All in all, it will be a busy and hopefully productive 10 days to complete this course!
Much to my dismay, there are only three weeks left in the EDUC 4151 course. That actually makes me feel sad – I want it to keep going! I’m learning lots and enjoying the experience, plus I’ve somehow been able to fit it into my busy schedule. I’m looking forward to the last module of the course though. It will be a real test to develop a course module and write a rationale to explain the decisions that are made. It’s a great preparatory exercise for the next EDUC 4152 course where we will be fully developing an online course. I feel like I’m taking baby steps in the right direction, and creating a full online course won’t seem as daunting if I start with one small piece. Looking forward to working on it!
I am now deep in the EDUC 4151 course but I can also see that the end is in sight. I really enjoyed the unit on Community, but the topic of Assessment also interests me. When I took the Assessment course in the PIDP program, I loved learning about the different considerations when building assessment instruments and the different types of instruments that are available. The concept of alignment was new to me then, but it makes sense that the curriculum, instruction, and assessment should all be closely aligned. I also enjoyed learning about validity and reliability – though they are both related concepts, they emphasize slightly different aspects of effective assessment tools.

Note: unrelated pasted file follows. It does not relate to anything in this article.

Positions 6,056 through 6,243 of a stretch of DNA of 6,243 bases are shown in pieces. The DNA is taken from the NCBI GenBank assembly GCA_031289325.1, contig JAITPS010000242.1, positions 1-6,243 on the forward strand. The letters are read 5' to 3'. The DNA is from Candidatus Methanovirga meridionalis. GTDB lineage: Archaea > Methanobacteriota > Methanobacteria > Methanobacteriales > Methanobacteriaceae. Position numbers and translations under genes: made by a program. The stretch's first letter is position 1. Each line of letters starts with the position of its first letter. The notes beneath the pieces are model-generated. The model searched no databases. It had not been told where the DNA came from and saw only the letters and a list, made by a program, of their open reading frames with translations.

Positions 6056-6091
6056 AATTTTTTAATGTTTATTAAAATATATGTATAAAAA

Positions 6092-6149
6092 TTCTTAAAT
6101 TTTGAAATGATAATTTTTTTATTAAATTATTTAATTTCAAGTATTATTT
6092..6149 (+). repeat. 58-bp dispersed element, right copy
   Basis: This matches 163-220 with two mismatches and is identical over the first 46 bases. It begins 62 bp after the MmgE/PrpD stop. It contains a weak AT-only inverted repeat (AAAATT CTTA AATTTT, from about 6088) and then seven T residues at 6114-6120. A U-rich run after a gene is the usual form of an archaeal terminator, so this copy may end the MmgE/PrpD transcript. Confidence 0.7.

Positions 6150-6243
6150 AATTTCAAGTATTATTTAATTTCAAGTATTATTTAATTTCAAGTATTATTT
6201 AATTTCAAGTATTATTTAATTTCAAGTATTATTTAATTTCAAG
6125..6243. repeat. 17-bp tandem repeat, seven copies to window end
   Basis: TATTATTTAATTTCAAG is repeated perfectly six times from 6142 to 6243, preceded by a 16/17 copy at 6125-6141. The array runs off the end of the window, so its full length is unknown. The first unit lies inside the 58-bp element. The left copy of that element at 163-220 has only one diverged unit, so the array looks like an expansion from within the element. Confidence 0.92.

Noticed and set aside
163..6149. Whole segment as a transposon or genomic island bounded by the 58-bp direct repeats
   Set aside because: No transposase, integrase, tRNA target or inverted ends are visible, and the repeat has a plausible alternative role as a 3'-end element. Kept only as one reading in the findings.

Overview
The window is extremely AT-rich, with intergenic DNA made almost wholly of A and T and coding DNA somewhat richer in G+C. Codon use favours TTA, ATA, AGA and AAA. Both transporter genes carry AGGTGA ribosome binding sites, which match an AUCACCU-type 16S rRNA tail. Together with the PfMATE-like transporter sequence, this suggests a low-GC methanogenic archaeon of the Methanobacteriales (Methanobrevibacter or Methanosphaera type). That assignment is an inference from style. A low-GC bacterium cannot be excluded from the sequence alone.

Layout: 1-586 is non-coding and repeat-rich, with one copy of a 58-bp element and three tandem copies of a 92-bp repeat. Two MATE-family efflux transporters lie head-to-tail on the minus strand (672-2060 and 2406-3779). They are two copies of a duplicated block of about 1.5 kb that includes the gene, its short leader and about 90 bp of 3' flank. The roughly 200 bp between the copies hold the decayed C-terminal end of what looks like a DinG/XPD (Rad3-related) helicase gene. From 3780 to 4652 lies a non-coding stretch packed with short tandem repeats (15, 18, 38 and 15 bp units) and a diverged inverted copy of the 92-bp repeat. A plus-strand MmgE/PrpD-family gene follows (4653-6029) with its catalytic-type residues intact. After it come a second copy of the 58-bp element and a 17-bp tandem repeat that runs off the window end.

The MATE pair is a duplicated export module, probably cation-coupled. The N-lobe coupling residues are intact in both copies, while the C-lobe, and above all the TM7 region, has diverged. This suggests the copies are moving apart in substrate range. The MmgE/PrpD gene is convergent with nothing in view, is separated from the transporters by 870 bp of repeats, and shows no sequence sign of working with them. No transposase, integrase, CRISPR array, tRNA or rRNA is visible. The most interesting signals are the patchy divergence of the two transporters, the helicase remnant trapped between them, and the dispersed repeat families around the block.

I am currently working my way through the readings from the Assessment unit and I hope to start working on my activity this evening. It sounds like a great activity that will be applicable to the EDUC 4152 course as well as my own teaching.
Below is a list of practices I would like to incorporate into future online courses in order to build a stronger learning community. This list represents practices that are currently not part of my online courses.
– Ask colleagues to test my course website prior to launch and assess ease of navigation and function of technology.
– Include ice-breaking activities beyond the basic biography forum.
– Provide students with information about institutional and other resources.
– Include a general netiquette document in the first week of the course.
– Include guidelines for participation determined by students.
– Add a social Water Cooler discussion area.
– Incorporate more opportunities for synchronous communication, including office hours.
– Use weekly videos to update students about the course.
– Incorporate a formative survey partway through each course.
– Use more Screencasts to explain difficult or visual concepts.
– Add some flexibility in assignments.
– Account for gender differences when building the course activities.
– Include guidelines for ethical standards in the course.
It’s hard to believe it, but I’m now halfway through the EDUC 4151 course. It’s gone by quick, as these courses often do. I’ve been pretty good about time management so far, considering this is a very busy time of year for me. The next two weeks are extra busy so I’ll have to be careful about scheduling in some study time.
One major task I completed over the past week was re-organizing my blog. I originally had my blog organized by type of resource (e.g. book, website, etc.) and I wasn’t finding this terribly helpful in looking up past posts. Instead, I took on the tedious task of creating new categories and re-filing all of my posts. I’ve decided to group resources that share a common theme (e.g. technology information, group work tips, etc.). This makes a lot more sense to me and I’m glad I did it before my blog got too full.
Onto week 6!